Zelda Perkins, Harvey Weinstein’s former assistant in Miramax’s London office, purposely broke her NDA in a new interview with the Financial Times, in which she detailed the producer’s alleged sexual misconduct over the years and the ways in which he and his team worked to cover up his behavior.
Perkins, who worked for Weinstein while he was heading up Miramax Films back in the late 1990s, told FT that she had decided to suffer the consequences of breaking her legal contract in order to paint a clearer picture of what she characterized as decades of abuse that went on behind closed doors.
“I want to publicly break my non-disclosure agreement,” she said. “Unless somebody does this there won’t be a debate about how egregious these agreements are and the amount of duress that victims are put under. My entire world fell in because I thought the law was there to protect those who abided by it. I discovered that it had nothing to do with right and wrong and everything to do with money and power.”
According to Perkins, she was a target of Weinstein’s sexual harassment during the time she worked for him, almost on a daily basis. Among Weinstein’s most frequent indiscretions: allegedly exposing himself to her, asking for massages, and requesting that she watch him bathe.
“This was his behavior on every occasion I was alone with him,” she recounted. “I often had to wake him up in the hotel in the mornings and he would try to pull me into bed.”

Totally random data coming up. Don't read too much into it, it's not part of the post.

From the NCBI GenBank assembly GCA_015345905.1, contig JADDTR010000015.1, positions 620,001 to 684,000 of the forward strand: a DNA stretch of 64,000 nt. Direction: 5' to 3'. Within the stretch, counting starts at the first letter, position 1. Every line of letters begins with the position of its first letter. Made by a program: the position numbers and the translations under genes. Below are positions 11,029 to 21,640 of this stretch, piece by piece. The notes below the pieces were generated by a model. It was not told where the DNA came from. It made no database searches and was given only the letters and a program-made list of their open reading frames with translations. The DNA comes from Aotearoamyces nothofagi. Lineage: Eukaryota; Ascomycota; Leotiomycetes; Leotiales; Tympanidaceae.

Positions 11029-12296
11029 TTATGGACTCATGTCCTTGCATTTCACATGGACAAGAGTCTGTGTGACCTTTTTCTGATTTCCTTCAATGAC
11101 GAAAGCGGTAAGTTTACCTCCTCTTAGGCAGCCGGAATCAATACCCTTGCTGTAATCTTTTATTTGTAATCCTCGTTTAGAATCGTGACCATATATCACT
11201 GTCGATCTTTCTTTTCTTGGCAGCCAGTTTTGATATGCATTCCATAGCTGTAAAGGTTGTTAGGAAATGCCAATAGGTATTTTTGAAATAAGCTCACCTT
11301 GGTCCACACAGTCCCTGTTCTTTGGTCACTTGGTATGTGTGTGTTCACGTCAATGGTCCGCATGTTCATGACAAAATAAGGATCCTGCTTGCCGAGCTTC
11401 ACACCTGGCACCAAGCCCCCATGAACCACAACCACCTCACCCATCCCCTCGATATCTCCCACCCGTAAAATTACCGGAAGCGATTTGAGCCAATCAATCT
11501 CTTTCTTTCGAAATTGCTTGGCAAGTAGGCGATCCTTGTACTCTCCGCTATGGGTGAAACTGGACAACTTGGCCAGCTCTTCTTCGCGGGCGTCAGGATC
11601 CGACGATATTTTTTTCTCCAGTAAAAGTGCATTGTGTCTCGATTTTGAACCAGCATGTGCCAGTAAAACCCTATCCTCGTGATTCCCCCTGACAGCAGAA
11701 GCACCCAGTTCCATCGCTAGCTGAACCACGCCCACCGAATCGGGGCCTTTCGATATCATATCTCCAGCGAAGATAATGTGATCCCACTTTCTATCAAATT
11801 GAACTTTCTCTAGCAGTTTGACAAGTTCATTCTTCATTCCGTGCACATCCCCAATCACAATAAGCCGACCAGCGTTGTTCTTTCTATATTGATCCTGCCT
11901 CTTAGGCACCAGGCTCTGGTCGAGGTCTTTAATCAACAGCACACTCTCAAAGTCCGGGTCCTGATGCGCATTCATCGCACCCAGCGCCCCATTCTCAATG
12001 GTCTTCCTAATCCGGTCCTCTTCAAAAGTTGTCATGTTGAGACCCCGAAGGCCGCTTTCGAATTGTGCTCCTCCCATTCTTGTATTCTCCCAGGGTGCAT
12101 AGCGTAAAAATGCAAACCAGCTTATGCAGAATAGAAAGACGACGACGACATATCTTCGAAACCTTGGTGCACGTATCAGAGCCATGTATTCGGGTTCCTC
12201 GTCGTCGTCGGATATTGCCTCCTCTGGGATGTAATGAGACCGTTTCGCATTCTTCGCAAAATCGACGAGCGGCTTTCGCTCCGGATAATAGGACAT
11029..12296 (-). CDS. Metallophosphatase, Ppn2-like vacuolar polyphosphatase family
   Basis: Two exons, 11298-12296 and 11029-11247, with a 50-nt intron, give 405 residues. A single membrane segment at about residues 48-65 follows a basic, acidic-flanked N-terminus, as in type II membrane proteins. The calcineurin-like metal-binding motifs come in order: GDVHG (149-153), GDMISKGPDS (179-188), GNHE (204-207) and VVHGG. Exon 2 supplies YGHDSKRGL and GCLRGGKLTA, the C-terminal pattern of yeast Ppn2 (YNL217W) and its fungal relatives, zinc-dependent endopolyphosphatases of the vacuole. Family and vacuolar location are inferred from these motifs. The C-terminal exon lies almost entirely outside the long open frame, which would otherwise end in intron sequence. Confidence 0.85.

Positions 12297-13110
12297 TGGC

Perkins endured Weinstein’s objectionable behavior for years, but the last straw was, she said, when he sexually assaulted a female colleague during the 1998 Venice Film Festival.
“She was white as a sheet and shaking and in a very bad emotional state,” she claimed. “She told me something terrible had happened. She was in shock and crying and finding it very hard to talk. I was furious, deeply upset and very shocked. I said: ‘We need to go to the police,’ but she was too distressed. Neither of us knew what to do in a foreign environment.”
The two women ended up working with the London-based law firm Simons Moorhead & Burton, where they were advised to seek a settlement claim. They signed a contract in October 1998 for £250,000, or approximately $330,000, split between the two of them.
As part of the agreement, Perkins said, she was not allowed to keep a copy of her NDA, though it apparently included, in part, the creation of a complaints procedure at Miramax, as well as therapy for Weinstein “for as long as his therapist deems necessary.” (Weinstein has roundly denied Perkins’ accusations, and said through a spokesperson in a statement to FT that “any allegations of non-consensual sex are unequivocally denied by Mr. Weinstein. Mr. Weinstein has further confirmed that there were never any acts of retaliation against any women for refusing his advances.”)
Perkins added that while she initially intended to go public about Weinstein’s behavior, she was discouraged from doing so by her lawyers, who “said words to the effect of: ‘they are not going to take your word against his with no evidence.'”
“I was very upset because the whole point was that we had to stop him by exposing his behavior,” she said. “I was warned that he and his lawyers would try to destroy my credibility if I went to court. They told me he would try to destroy me and my family.”
For Perkins, a big impetus for her coming forward now is to highlight “the inequality of power” ingrained in NDAs and to help “other women who have been sidelined and who aren’t being allowed to own their own history or their trauma to be able to discuss what they have suffered. I want them to see that the sky won’t fall in.”